DIY: How to Make J.Crew’s $22 Cloth Wrap Bracelet For Under $2

This super-easy bracelet takes less than ten minutes to make.

Photographs by Kelci House.

This season’s resurgence of friendship bracelets has us perpetually on the hunt for fun, colorful additions to our arm parties. And while we instantly fell in love with this J.Crew cloth bracelet, the style had us thinking back to our summer camp days, when we made bandana versions of these by the wristful. Using only fabric scraps, pretty buttons, and a small jar of water, this sweet bracelet set can be yours in under ten minutes (and well under J.Crew’s $22 price point!). Read on for the instructions.

Materials: Colorful, batik-printed cotton fabrics work best for this, and you can source many from the scrap bin at your local fabric store. You’ll also need scissors, a small glass of water, and decorative buttons that feature a loop below the ornamental piece.

1. Cut strips of fabric half an inch wide. Here, we used all the same cloth, but feel free to use all sorts of fabric if you’re looking for a more colorful jumble. Length-wise, they should be three to four inches longer than double the circumference of your wrist. One strip of fabric equals one bracelet.

2. Completely submerge a fabric strip in water, then wring it out. Using wet fabric allows the bracelet to hold its twisted shape later on.

3. Have a friend hold one end of the now-wet fabric strip, or tape it to a sturdy surface. Twist the fabric tightly all the way down to the other end. Then thread a button to the halfway point of the twisted fabric strip. Take care to make sure everything remains taut.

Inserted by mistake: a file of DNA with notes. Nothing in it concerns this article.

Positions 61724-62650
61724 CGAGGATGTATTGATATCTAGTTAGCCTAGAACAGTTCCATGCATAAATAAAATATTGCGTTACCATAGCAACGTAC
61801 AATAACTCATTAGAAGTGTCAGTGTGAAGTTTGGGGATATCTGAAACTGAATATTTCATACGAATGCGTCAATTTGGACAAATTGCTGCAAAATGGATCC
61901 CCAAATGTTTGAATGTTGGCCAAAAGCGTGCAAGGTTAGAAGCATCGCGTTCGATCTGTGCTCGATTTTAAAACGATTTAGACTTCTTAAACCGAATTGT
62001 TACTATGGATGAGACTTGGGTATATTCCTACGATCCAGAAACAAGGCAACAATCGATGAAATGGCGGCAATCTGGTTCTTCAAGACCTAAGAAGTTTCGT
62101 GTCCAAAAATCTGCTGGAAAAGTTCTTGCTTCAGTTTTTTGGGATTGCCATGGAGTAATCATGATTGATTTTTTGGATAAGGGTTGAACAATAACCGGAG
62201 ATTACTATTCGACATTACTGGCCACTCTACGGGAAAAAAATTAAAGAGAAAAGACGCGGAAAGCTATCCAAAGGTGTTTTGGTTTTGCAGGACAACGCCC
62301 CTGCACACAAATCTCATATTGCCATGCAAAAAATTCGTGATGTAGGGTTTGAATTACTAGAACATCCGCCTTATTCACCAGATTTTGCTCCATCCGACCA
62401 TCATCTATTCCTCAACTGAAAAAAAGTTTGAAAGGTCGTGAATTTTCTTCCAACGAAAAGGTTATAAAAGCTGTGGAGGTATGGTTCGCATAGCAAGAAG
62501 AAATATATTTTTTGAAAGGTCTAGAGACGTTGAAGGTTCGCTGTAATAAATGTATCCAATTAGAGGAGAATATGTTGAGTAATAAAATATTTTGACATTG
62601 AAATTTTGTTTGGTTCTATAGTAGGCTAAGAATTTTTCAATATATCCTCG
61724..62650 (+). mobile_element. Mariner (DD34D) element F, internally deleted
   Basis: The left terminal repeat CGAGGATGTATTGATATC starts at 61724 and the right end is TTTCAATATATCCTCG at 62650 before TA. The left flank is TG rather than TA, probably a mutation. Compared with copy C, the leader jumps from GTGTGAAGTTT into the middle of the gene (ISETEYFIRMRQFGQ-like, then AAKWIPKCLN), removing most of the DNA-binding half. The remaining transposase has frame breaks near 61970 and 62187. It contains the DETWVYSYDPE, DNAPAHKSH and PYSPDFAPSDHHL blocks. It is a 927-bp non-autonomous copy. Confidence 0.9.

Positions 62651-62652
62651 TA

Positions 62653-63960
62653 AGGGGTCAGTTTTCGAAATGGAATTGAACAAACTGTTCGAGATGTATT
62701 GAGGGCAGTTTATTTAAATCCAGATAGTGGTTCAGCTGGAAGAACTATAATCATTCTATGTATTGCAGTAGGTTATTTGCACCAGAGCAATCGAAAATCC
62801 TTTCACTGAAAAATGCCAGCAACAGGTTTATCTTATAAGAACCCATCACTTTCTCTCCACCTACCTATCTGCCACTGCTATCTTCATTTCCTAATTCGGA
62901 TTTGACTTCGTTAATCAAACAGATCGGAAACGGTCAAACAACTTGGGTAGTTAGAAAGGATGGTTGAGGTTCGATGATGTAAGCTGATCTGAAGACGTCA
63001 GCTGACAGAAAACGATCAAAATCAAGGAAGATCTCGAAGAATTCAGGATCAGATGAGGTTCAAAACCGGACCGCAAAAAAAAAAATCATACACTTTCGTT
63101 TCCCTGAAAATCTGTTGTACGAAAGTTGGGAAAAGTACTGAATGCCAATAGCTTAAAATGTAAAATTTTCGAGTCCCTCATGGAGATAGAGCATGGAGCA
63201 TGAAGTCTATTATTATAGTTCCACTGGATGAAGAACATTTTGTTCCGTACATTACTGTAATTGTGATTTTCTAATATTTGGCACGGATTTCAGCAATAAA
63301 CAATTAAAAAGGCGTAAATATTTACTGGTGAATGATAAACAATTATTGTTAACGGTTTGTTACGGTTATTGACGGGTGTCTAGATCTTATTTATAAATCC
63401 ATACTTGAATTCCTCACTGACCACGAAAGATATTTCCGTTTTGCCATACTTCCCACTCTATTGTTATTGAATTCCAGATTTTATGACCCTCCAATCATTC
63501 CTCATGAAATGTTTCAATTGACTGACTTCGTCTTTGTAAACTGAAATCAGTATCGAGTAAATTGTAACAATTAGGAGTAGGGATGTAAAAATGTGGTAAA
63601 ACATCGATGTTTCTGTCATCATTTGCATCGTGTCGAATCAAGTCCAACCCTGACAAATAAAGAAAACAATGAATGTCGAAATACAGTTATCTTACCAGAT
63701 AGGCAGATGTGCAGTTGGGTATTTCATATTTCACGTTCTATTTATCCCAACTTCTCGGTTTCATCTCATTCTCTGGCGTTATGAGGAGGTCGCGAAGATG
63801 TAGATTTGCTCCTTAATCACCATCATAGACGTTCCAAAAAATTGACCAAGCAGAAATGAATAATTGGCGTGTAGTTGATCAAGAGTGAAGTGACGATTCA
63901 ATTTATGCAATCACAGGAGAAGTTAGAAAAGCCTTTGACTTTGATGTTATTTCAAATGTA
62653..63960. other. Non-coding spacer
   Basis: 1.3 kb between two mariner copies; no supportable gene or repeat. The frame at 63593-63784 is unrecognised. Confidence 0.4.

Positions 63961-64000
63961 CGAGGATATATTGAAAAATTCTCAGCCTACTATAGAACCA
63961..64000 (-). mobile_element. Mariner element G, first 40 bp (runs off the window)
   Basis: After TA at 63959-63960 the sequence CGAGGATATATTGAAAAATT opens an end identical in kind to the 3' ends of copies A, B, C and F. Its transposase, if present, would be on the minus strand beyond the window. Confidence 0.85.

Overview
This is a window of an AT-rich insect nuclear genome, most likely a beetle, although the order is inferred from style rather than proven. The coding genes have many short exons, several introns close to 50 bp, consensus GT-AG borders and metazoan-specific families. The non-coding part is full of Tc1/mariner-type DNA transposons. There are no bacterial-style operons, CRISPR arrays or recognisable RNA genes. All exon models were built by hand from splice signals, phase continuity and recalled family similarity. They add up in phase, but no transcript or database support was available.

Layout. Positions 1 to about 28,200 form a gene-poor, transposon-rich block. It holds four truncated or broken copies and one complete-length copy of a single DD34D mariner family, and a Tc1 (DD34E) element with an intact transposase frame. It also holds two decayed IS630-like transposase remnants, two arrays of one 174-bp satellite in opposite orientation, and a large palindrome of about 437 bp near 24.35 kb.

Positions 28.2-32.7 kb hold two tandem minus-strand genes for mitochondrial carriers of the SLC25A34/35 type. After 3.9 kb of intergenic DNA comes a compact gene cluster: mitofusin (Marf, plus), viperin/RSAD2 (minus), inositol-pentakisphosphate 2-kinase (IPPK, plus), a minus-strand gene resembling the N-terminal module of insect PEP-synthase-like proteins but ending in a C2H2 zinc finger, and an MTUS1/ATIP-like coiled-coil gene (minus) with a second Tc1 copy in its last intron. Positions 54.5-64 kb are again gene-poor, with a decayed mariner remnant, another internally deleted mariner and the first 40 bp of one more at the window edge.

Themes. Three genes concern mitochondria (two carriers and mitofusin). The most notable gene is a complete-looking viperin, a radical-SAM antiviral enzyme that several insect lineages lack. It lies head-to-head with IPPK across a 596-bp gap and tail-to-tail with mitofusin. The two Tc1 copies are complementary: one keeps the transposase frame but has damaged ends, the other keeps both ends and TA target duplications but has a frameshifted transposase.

4. Let go of the button and allow the twisted fabric strip to automatically twist around itself for the second time. Smooth out any bumps in the bracelet.

5. Tie the loose ends of the fabric in a tight knot. When the bracelet is wrapped around your wrist, the knot should sit just past the button so the bracelet fits comfortably. Thread the button through the loop created by the knot.

6. Cut off the excess fabric.

7. Repeat as many times as desired with as many different fabrics as desired! We think four look great together, but a single one of these bracelets would be a great way to simply dress up your wrist.

Sarah is the Editor-in-Chief of Washingtonian Bride & Groom, and writes about weddings, fashion, and shopping. Her work has also appeared in Refinery29, Bethesda Magazine, and Washington City Paper, among others. She is a Georgetown University graduate, lives in Columbia Heights, and you can find her on Instagram at @washbridegroom and @sarahzlot.